As the Vice President-General Manager of Arctic Cat Snowmobiles and Parts, Garments and Accessories, Brad Darling exerts enormous influence on the machines and gear we ride today, and will ride in the coming years.
It’s a massive responsibility that the lifelong snowmobiler attacks with great enthusiasm and respect, because he’s fully aware of the company’s powerful history and the passion its customers bring to the sport they love.
I sat down with the 50-year-old married father of two and fired off a series of questions about the company, its machines, the relationship with Yamaha and more. He responded with refreshingly candid answers and anecdotes that are as interesting as they are informative.
AI: Let’s start by telling us your background in the snowmobile industry and with Arctic Cat.
Darling: I grew up in a family that owned an Arctic Cat dealership in Canada, still have two brothers still at it today. We were always riding sleds, it was our family’s passion.
My father made sure we touch every aspect of the business, I had to do sales, be a mechanic, build machines, work in the parts department and, of course, sweep the floors. I also got to ride the machines, including my first race at age 5 on Kitty Cat.
I worked there until 1990, at which point I went into the finance business and then to the lawn and garden industry. Ten years later, I returned to the snowmobile industry as an Arctic Cat district sales manager in Ontario, then progressed into the National Sales Manager position in Canada from 2003-2008. In 2008 I moved to the U.S. and became the North American Sales Director.
In 2011 I was promoted to Vice President and General Manager of Arctic Cat Snowmobiling. And recently I also became the VP-GM of our Parts, Garments and Accessories as well as the snowmobile division.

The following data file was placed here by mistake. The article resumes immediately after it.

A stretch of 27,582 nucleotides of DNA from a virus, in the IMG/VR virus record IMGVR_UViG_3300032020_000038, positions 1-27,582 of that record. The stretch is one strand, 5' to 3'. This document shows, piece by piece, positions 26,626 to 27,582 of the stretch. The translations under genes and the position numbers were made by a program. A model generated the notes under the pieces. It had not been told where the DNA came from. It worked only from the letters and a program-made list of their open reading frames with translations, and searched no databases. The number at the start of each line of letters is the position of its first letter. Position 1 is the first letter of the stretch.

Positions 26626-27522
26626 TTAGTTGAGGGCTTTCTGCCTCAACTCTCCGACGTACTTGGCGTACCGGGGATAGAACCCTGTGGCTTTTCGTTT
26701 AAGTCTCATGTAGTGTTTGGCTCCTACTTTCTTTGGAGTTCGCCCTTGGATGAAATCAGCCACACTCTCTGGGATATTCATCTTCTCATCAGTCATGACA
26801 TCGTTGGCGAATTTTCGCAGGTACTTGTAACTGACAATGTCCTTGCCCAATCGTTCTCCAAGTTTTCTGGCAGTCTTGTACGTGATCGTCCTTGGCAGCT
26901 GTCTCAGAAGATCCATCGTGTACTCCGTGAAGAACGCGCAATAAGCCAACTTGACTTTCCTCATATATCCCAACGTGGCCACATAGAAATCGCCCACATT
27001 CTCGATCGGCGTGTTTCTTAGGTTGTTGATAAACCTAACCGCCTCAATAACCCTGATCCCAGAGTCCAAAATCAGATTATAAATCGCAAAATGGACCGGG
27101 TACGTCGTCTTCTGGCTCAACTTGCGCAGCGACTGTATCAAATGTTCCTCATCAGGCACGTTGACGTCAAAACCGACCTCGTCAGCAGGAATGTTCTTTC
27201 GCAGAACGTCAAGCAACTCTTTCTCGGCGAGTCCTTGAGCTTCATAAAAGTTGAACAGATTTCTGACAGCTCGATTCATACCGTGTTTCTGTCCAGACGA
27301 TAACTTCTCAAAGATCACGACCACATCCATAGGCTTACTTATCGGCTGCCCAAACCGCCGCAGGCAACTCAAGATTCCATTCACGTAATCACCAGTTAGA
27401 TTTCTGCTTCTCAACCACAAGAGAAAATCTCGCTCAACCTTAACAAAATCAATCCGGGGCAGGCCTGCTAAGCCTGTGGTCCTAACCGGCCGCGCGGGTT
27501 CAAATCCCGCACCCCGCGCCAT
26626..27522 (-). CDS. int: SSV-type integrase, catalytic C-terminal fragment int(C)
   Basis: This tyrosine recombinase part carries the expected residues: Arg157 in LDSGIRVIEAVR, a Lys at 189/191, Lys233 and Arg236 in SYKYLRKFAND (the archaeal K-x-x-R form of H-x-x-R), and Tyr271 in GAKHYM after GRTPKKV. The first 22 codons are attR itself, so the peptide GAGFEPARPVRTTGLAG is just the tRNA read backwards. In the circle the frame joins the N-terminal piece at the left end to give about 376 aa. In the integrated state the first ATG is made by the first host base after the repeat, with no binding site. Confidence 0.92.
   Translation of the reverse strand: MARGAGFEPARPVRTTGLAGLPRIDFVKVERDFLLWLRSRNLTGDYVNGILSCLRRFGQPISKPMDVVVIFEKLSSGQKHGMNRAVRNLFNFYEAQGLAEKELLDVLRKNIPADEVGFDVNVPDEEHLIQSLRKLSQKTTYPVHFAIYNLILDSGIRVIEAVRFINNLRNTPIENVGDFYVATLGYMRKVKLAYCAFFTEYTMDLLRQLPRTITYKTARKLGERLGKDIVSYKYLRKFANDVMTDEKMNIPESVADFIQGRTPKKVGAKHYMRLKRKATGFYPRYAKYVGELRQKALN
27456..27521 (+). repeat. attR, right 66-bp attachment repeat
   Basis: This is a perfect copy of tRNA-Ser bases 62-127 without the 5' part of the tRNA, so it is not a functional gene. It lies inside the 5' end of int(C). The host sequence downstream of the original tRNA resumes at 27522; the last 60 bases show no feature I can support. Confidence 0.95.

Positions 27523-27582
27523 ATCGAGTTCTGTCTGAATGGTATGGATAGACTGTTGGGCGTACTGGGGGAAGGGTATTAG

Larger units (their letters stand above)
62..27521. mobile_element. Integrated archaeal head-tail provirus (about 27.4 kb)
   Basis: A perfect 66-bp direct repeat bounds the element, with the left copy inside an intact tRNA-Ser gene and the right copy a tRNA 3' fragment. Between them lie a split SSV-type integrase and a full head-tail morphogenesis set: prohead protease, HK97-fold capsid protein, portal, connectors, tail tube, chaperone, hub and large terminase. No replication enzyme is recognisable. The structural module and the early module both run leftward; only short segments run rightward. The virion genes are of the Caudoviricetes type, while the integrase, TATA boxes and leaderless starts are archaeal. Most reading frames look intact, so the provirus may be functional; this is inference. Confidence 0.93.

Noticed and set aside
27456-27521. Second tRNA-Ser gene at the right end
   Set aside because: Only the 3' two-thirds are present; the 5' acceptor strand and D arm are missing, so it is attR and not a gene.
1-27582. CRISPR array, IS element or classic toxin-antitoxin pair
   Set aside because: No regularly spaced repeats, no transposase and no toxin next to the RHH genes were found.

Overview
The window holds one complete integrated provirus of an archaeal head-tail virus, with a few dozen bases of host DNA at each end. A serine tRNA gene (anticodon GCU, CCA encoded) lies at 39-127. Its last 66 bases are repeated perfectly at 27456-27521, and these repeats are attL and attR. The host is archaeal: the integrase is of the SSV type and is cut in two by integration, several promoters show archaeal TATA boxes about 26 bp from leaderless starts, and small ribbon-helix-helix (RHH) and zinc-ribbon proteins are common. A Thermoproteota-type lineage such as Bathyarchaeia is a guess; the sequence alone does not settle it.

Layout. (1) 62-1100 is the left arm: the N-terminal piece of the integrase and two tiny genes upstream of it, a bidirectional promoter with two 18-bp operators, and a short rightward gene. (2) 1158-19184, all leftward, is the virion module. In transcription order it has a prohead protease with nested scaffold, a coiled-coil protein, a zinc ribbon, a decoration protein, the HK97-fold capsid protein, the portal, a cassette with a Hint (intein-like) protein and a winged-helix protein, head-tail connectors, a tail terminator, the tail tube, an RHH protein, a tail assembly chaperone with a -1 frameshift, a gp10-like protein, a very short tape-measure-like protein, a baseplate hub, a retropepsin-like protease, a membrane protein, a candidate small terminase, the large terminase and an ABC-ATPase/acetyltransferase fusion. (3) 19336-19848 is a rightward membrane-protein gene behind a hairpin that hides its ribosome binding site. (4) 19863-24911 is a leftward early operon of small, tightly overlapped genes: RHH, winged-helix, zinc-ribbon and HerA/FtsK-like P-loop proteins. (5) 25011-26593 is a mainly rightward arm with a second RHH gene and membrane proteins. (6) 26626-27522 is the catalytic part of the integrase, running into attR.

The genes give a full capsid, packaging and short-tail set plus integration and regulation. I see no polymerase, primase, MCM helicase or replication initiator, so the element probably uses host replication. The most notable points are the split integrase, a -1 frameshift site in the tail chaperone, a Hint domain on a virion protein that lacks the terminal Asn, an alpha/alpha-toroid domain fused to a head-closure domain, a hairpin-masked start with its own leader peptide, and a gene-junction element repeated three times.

AI: How does that wide experience color your perspective of the sport and influence the decisions you make as GM?
Darling: Growing up, I clearly remember my dad saying, “Never forget where you came from.” It’s an important lesson in life and business.
First and foremost, I’ve always been a rider. That’s a perspective I’m able to bring to the decisions I make on a daily basis.
Working directly with customers at the dealership, and later with dealers as a DSM, I completely understand the perspective of all the participants in this whole sport: rider, dealer, sales, and manufacturer. I like to think I bring a balance of those perspectives to my job as GM.
AI: That’s cool. Tell us exactly what you do as GM of Arctic Cat’s snowmobile division, and the kinds of decisions you make.
Darling: I’m fully responsible for the snowmobile division worldwide, including the products we offer, our marketing efforts and sales. I may be responsible, but I’m surrounded by extremely talented people that make it what it is today!
AI: It must be fun to be responsible for the kind of sled the company produces now and in the future, although I’m sure there are some challenges with that too, right?
Darling: The most fun part of the job is product planning. Wouldn’t you like to know what’s coming in three to five years? (Laughs)
AI: Yes, please tell me everything!
Darling: I’d like to because it’s really exciting, but I can’t. I can share with you that we have a rolling five-year plan. Three years out, we’re locked and loaded. The plans that are 4-5 years out have a little more fluidity.
In everything we do with product planning, our decisions are based on what our customers want. We call it “voice of the customer,” or VOC. Years ago, decisions were made with only feedback from our distributors and dealers, who certainly have an important voice, but we expanded our circle to make customers central to the process. It really helps us get it right!
AI: The influence you have on snowmobiles is pretty significant. What are the challenges of your position?